Posts Tagged ‘pierce brosnan’

James Bond gunbarrel poses


Die Another DayLiving to Die Another Day may not be an option for 007 in the 20th James Bond film.

Released in celebration of the franchise’s 40th anniversary, Die Another Day is a poorly written, special effects laden, and over-the-top offering that deserves all the critical scorn heaped upon it. Even Roger Moore, the most gadget orientated 007 of them all, lamented the technological excesses present, “I thought it just went too far – and that’s from me, the first Bond in space! Invisible cars and dodgy CGI footage? Please!”

Forget wobbly back projection. Forget wooden acting from the likes of Britt Ekland and Stacey Roberts. Forget every second featuring Jaws. The single most excruciatingly naff moment in the entire Bond canon occurs roughly 90 minutes into Die Another Day. A CGI 007 surfs over CGI water, whilst hanging onto a CGI parachute and avoiding CGI ice flows. The sheer awfulness of experiencing this computer generated fiasco for the first time in a packed cinema is an event never to be forgotten. Mouths fall open. Popcorn drops in shock. “What the fuck?” emerges from more than one row of seats. Upon viewing that awfulness the producers should have excised the scene and if necessary mounted a reshoot to bridge the missing footage. (more…)

007 must prevent an act of nuclear terrorism in The World Is Not Enough as the British Secret Service and M come under attack.

We will not be terrorised by cowards who would murder, and use us as the tool. We’ll find these people. We’ll follow them to the farthest ends of the earth if needs be and we will bring them to justice.

The World Is Not EnoughTaking its title from the Bond family motto The World Is Not Enough finds a physically and emotionally vulnerable James Bond battling betrayal, vengeance and nuclear terrorism in the Caspian Sea. And ensuring Christmas in Istanbul comes more that once a year…

The starting point for the nineteenth James Bond film was provided by producer Barbara Broccoli after she viewed part of the television documentary The Prize: The Epic Quest for Oil, Money & Power, a history of the global oil industry, during a trans-Atlantic flight. Broccoli reasoned that only a Bond villain would be ruthless enough to commit an act of nuclear terrorism for the sake of oil profits. The villain in this instance being the flamboyant and flirtatious Elektra King who 007 subsequently kills in cold blood in one of the most shocking moments in the series. “Peeling back the layers” of Bond’s character had been ongoing since the debut of Pierce Brosnan and the murder of someone he cared about would demonstrate his Bond’s overwhelming loyalty to Queen, Country, and M. (more…)

A succession of eleventh hour calamities fail to deter James Bond as he enters the world of information manipulation and techo-terrorism in Tomorrow Never Dies.

Words are the new weapons; satellites, the new artillery.

Tomorrow Never DiesIn Tomorrow Never Dies 007 is placed in opposition to insane media mogul Elliot Carver in a glossy Tom Clancy-style techno-thriller set against a backdrop of media manipulation, an impending global conflict, and lots and lots and lots of explosions.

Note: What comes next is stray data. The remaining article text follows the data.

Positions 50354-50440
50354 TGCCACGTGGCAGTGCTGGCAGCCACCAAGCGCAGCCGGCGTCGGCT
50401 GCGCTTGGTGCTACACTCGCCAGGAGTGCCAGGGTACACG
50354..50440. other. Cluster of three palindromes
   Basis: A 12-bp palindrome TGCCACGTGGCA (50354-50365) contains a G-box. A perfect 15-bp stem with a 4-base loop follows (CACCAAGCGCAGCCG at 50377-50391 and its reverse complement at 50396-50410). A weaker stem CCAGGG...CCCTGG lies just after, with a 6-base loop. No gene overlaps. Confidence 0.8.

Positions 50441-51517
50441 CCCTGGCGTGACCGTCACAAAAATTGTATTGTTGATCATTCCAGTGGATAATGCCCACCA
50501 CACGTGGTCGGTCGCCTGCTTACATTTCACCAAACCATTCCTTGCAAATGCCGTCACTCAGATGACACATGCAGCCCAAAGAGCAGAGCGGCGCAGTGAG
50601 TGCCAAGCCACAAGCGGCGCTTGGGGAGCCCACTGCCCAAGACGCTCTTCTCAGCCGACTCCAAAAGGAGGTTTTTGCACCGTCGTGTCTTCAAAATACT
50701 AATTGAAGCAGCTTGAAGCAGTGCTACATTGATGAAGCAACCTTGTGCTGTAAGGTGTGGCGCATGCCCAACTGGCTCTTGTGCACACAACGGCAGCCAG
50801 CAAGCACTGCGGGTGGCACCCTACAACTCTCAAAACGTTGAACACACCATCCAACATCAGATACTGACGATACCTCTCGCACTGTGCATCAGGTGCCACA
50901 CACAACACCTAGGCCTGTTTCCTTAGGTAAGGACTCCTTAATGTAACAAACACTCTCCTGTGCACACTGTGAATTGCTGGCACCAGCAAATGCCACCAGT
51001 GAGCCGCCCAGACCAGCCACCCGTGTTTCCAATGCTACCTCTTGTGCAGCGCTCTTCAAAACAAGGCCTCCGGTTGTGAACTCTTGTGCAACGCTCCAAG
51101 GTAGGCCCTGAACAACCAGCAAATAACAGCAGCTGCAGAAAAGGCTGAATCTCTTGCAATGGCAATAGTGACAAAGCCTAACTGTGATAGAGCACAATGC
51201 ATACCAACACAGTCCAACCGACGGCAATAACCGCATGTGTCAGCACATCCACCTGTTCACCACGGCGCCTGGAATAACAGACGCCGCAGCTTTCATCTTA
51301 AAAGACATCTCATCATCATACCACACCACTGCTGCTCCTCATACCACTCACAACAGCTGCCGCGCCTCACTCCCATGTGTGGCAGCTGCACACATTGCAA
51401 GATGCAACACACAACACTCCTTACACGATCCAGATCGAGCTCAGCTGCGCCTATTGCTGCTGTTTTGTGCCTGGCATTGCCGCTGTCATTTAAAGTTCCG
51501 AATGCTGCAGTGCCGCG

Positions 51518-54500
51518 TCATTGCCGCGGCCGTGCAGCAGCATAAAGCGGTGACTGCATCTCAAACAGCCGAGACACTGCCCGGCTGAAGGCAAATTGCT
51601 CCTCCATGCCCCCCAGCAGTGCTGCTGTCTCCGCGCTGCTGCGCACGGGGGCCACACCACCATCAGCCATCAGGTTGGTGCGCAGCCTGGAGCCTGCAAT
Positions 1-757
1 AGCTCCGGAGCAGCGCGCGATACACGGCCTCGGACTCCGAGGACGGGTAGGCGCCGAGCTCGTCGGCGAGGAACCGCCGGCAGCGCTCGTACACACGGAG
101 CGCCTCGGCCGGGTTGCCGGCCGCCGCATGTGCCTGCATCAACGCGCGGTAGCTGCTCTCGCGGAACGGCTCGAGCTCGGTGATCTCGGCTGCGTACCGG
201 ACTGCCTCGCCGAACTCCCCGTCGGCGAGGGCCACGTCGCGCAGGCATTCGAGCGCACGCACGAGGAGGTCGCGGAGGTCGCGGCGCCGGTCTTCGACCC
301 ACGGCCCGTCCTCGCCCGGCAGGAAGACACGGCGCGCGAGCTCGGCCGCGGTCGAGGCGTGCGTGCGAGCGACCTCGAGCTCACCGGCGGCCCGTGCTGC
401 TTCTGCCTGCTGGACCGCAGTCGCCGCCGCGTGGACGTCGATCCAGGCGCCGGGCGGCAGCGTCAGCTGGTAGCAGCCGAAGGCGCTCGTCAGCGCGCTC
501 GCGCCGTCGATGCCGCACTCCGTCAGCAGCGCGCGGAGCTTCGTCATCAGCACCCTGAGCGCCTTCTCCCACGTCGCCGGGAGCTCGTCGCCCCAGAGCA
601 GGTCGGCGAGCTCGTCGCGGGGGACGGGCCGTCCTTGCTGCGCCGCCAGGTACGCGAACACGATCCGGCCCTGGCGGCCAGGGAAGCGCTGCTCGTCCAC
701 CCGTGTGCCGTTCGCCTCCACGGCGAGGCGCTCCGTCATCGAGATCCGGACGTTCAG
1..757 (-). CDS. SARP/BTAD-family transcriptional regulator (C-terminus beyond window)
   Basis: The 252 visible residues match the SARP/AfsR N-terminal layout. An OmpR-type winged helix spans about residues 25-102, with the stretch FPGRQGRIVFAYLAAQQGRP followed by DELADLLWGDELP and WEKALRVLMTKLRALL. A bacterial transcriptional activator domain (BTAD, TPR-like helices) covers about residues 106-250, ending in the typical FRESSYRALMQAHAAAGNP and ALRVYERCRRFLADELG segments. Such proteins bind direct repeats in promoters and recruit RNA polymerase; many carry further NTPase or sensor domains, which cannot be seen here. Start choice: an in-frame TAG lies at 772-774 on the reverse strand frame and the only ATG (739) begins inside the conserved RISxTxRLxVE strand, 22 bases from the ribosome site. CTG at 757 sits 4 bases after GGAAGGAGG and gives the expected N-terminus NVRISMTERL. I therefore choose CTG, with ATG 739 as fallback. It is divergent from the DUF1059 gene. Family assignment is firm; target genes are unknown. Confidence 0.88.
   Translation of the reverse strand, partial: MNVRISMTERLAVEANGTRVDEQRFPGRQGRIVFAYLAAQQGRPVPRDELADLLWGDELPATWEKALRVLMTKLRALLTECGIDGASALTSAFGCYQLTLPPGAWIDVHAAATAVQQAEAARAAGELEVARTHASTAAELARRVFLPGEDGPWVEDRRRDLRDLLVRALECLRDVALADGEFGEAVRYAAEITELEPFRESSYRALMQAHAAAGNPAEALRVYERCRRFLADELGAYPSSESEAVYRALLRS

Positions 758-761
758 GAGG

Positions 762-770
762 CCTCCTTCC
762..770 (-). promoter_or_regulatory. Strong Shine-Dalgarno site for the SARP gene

The eighteenth James Bond film was the first to be produced after the death of Albert R Broccoli and by all accounts entailed a fraught working environment. Long renowned for its relaxed family-style atmosphere behind the scenes Tomorrow Never Dies was plagued by rumours of on-set conflicts between director Roger Spottiswode and just about anyone else working on the film. By the end of filming Spottiswode and screen writer Bruce Feirstein were reputedly no longer on speaking terms. One insider commented “All the happiness and teamwork which is the hallmark of Bond has disappeared completely.” Pierce Brosnan attempted to defuse the situation by saying that the so-called disputes were nothing more than the usual creative tensions that emerge during the production of any large scale film. (more…)

An old friend is the new enemy. An old enemy is the new friend. James Bond returns to a new world as GoldenEye triumphantly proves wrong those critics who had said 007’s time was over.

I think you’re a sexist, misogynist dinosaur. A relic of the Cold War, whose boyish charms, though wasted on me, obviously appealed to that young woman I sent out to evaluate you.

GoldenEyeThe release of GoldenEye in November 1995 saw the rebirth of the James Bond franchise after a six year hiatus in a critically acclaimed blaze of glory that silenced various critics who had been endlessly trumpeting that the British agent’s time was done and he would be an embarrassing sexist anachronism in a more liberated post-Cold War world.

The film tackled head-on the changes that had taken place in the world since the release of Licence To Kill as 007 confronted the vast criminal empires that had arisen in the new Russia from the ashes of the old regime following the fall of the Berlin Wall and dissolution of the Soviet Union. Bond’s traditional adversaries may well have met their demise but there was legion of new threats for him to battle in a new world. (more…)

50 Years of James Bond